HuffPo confused?

News blog the Huffington Post has got a story about a former actor on BBC soap opera Eastenders. Yet the headline might raise an eyebrow after the Huff’s shift from “Gay voices” to “Queer” as to how deep the change is.

LOUD & PROUD: ‘EastEnders’ Star Mark Homer On Playing Gay Character Tony Hills

runs the main headline, followed by sub-header

Mark Homer played bisexual character Tony Hills for four years.

Oh dear. Come along Huff, we know you can do better!

Sharon and Katie

We picked up another couple of bi celeb headlines this week, as Sharon Osbourne and Katie Hopkins both talked about their attractions in the press.

The X Factor judge Sharon commented that she felt it was “too late” to explore her sexuality. On American chat show The Talk she put it that, “I always think everybody is gay – so am I. I am not a little bit gay, I am extremely interested in the fact of what I missed out on. But it is too late now.”  Not using the B word in itself but otherwise sounding strongly in the bisexual camp.

Many people coming out either later in life or in a stable monogamous relationship might relate to that feeling. The silly notion that you are only bi if you have dated at least “one of each” holds some of them back from owning the word bisexual for themselves.

Meanwhile Katie Hopkins got bi headlines too, though for a rather less committed claim. The Mirror excitedly declared her bisexual after she said she would “swing both ways” given the chance in a BBC interview, but this led to a rapid retraction to the Metro.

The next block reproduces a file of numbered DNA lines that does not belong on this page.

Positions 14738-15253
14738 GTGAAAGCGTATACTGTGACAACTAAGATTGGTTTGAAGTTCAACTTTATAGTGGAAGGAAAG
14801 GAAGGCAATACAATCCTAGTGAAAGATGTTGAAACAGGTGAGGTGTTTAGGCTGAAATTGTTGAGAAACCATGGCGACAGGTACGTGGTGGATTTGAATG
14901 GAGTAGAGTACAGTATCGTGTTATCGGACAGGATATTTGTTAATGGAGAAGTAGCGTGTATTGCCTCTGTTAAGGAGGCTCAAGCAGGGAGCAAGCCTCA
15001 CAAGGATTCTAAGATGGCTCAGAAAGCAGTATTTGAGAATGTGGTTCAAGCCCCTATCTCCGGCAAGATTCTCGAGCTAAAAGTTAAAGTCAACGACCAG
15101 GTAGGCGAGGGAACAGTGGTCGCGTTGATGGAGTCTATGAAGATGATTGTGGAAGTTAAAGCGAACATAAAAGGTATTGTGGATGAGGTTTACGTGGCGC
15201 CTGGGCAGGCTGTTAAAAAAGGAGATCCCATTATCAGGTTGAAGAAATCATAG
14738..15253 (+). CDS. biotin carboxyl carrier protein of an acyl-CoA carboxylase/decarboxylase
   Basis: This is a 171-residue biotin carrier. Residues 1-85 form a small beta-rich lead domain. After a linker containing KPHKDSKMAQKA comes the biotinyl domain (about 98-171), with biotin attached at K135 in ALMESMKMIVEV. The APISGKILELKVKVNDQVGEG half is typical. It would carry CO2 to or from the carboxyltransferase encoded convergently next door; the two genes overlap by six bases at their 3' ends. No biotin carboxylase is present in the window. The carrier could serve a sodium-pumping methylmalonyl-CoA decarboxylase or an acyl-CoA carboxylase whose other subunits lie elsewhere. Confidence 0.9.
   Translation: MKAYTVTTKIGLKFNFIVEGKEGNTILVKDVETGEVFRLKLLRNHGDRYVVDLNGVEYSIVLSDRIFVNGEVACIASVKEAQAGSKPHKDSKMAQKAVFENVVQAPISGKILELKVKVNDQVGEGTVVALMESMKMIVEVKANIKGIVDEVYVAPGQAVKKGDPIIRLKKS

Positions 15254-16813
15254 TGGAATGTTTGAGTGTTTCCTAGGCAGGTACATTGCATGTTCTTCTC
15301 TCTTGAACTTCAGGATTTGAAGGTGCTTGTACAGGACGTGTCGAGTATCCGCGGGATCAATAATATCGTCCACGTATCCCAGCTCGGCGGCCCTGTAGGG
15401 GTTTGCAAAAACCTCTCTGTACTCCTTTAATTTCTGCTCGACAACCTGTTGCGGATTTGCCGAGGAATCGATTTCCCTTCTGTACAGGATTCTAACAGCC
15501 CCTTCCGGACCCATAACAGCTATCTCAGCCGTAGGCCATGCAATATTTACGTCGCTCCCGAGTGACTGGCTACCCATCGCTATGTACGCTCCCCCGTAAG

The original giggly declaration did sound rather like flirting with the idea of experimentation rather than a meaningful outing: an “I’d try” rather than “I desire”.

So that’s Sharon onto our team and Katie still playing for one of the others. What will next week bring?

Geordie Shore star’s bi journey

The Sun reports on Geordie Shore star Marnie Simpson coming out as bisexual, here.

It’s a positive story in that it reflects a journey of finding your identity, having always found women attractive but not had the courage or understanding to own the “bi” label.

There is also a side story of telling people you think you might be bi in a somewhat jokey way, judging their responses and deciding whether it is safe to come out as a consequence.

We think a lot of bi people can relate to those experiences.

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